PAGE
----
Carbfix will be involved in the first full cycle of CO2 capture, transportation and permanent mineralisation storage utilising the Carbfix method with seawater. This is a partnership project between Carbfix, ETH Zürich and University College London (UCL).
The CO2 will be captured from Swiss industrial emitters (waste water treatment plant), transported on land to Rotterdam, and then shipped to Reykjavík where it will be transported by truck to the storage site at Reykjanes peninsula. Pilot-scale CO2 injection activities are scheduled for Summer 2022, with preparational phases already underway. The access to a pre-existing injection well has been secured with the geothermal operator HS Veitur and approved by national authorities (Ministry of Environment, National Planning Agency, Iceland).
Proof of concept has been shown through laboratory and modelling work, conducted at the University of Iceland and CNRS in France, demonstrating the feasibility of CO2 mineralization in seawater. The upcoming pilot injection project will demonstrate the validity of incorporating seawater into the Carbfix method at pilot-scale. This has significant implications of applying the Carbfix method globally, particularly in regions where fresh water is scarce. Additionally, the full life cycle approach of the project i.e., capturing and transporting CO2 from mainland Europe to Iceland is a proof of concept that will implemented at the Carbfix Coda Terminal, with Coda CO2 injection commencing in 2025.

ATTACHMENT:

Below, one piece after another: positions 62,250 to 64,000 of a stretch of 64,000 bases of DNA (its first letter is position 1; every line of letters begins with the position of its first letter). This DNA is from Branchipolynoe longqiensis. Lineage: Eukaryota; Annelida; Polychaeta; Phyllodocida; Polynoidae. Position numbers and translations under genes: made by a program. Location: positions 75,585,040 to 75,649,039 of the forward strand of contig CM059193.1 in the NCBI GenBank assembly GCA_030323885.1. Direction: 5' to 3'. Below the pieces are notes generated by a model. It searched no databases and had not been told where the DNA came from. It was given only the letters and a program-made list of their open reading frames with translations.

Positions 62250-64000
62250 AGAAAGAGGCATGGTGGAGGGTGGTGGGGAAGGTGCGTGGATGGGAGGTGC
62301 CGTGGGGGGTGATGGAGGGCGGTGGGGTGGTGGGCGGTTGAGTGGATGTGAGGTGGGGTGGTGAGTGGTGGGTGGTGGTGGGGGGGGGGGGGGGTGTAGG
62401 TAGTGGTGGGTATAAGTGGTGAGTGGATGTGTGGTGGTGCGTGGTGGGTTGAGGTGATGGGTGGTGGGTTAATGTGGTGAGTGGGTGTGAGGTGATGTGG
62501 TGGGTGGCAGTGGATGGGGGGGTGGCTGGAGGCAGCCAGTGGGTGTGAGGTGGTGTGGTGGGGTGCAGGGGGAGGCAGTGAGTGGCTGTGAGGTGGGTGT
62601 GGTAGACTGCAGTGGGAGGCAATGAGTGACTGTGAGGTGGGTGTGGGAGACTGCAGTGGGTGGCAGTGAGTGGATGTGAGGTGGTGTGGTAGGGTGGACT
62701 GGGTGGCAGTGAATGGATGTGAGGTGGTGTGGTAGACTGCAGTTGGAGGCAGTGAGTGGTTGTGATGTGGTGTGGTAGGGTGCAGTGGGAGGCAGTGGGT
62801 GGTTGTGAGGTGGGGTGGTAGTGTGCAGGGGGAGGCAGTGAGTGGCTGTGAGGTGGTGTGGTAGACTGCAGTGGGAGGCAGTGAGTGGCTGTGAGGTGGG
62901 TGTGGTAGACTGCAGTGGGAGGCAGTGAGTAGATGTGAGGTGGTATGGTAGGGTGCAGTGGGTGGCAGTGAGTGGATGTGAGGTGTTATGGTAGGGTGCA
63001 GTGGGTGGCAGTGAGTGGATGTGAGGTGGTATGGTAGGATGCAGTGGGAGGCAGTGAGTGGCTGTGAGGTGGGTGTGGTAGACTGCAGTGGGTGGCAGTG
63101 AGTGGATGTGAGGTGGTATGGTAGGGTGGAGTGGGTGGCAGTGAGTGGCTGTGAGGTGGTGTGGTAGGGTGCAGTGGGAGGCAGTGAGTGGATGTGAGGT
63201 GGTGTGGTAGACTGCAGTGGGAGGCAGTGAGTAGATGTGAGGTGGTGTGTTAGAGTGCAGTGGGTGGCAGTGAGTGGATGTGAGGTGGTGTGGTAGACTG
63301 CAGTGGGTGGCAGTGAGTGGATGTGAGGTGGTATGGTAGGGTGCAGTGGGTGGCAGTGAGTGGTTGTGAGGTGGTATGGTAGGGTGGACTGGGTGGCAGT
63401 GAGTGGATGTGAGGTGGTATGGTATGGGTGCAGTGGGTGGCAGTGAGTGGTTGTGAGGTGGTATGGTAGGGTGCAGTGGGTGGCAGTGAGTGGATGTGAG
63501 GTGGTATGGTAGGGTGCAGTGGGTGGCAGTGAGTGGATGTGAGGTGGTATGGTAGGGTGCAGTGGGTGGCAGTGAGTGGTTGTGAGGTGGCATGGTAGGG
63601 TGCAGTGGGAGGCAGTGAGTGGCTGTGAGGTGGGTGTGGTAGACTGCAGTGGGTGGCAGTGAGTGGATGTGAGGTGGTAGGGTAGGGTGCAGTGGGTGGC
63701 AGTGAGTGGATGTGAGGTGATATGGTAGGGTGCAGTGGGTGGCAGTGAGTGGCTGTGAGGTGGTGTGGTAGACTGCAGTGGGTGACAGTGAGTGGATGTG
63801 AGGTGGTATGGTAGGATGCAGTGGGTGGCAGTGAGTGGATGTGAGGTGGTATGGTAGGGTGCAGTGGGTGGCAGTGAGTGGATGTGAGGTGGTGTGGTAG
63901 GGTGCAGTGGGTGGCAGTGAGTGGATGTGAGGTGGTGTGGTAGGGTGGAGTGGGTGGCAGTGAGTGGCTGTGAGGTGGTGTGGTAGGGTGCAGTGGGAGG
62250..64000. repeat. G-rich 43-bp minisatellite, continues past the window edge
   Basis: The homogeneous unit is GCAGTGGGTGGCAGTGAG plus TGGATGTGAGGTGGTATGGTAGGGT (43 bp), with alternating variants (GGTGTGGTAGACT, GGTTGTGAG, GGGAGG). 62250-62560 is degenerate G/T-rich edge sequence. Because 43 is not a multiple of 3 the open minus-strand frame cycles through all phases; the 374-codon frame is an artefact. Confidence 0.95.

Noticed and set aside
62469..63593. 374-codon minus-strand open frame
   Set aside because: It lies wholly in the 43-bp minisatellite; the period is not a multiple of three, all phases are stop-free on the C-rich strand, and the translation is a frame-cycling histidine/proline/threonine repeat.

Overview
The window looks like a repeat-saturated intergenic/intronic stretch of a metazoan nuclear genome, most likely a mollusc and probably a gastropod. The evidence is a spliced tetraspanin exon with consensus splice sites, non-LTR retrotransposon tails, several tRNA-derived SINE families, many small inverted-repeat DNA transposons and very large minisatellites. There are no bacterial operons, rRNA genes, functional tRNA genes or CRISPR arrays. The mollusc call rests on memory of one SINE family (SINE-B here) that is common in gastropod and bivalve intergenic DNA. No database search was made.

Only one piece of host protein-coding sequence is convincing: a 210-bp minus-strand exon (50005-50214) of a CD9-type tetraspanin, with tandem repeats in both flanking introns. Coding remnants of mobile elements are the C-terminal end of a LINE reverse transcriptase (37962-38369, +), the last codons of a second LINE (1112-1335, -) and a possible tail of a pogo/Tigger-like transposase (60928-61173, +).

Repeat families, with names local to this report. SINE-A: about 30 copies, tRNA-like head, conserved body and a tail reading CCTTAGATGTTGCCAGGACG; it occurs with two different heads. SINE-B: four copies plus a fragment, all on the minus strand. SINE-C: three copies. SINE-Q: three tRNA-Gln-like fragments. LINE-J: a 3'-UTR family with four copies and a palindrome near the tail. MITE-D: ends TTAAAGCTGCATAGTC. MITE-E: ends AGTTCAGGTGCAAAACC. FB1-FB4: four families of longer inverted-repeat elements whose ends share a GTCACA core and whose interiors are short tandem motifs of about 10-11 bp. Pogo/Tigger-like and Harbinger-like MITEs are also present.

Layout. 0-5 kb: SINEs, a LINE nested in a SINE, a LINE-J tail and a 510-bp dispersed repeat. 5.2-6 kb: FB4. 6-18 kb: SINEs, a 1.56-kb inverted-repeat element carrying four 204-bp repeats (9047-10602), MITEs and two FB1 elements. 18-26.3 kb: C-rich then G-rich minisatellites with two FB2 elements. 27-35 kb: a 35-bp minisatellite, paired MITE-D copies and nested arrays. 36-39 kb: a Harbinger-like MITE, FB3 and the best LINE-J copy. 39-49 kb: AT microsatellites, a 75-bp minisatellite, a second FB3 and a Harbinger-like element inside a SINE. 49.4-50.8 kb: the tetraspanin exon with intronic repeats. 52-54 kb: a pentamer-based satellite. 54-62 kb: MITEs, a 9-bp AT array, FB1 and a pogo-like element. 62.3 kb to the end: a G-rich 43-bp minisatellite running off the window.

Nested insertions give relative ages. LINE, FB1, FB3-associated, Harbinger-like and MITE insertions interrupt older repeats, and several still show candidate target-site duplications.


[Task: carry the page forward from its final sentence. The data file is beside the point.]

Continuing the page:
The amount of fresh water and seawater (at 25 °C) required to dissolve 1 tonne of CO2 as a function of CO2 partial pressure, indicating that the solubility of CO2 in seawater is only slightly less than the solubility in freshwater (Snæbjörnsdóttir et al., 2020).
Future designs of advanced carbon mineralisation operations may include: an industrial Carbfix operation incorporating offshore injections and direct air capture (DAC) installations with carbon mineralisation technology (onshore and offshore). Onshore operations will dissolve CO2 in water prior to injection and offshore injection dissolve CO2 in seawater (Snæbjörnsdóttir et al., 2020).
This project is funded by Eurostars and the Technology Development Fund.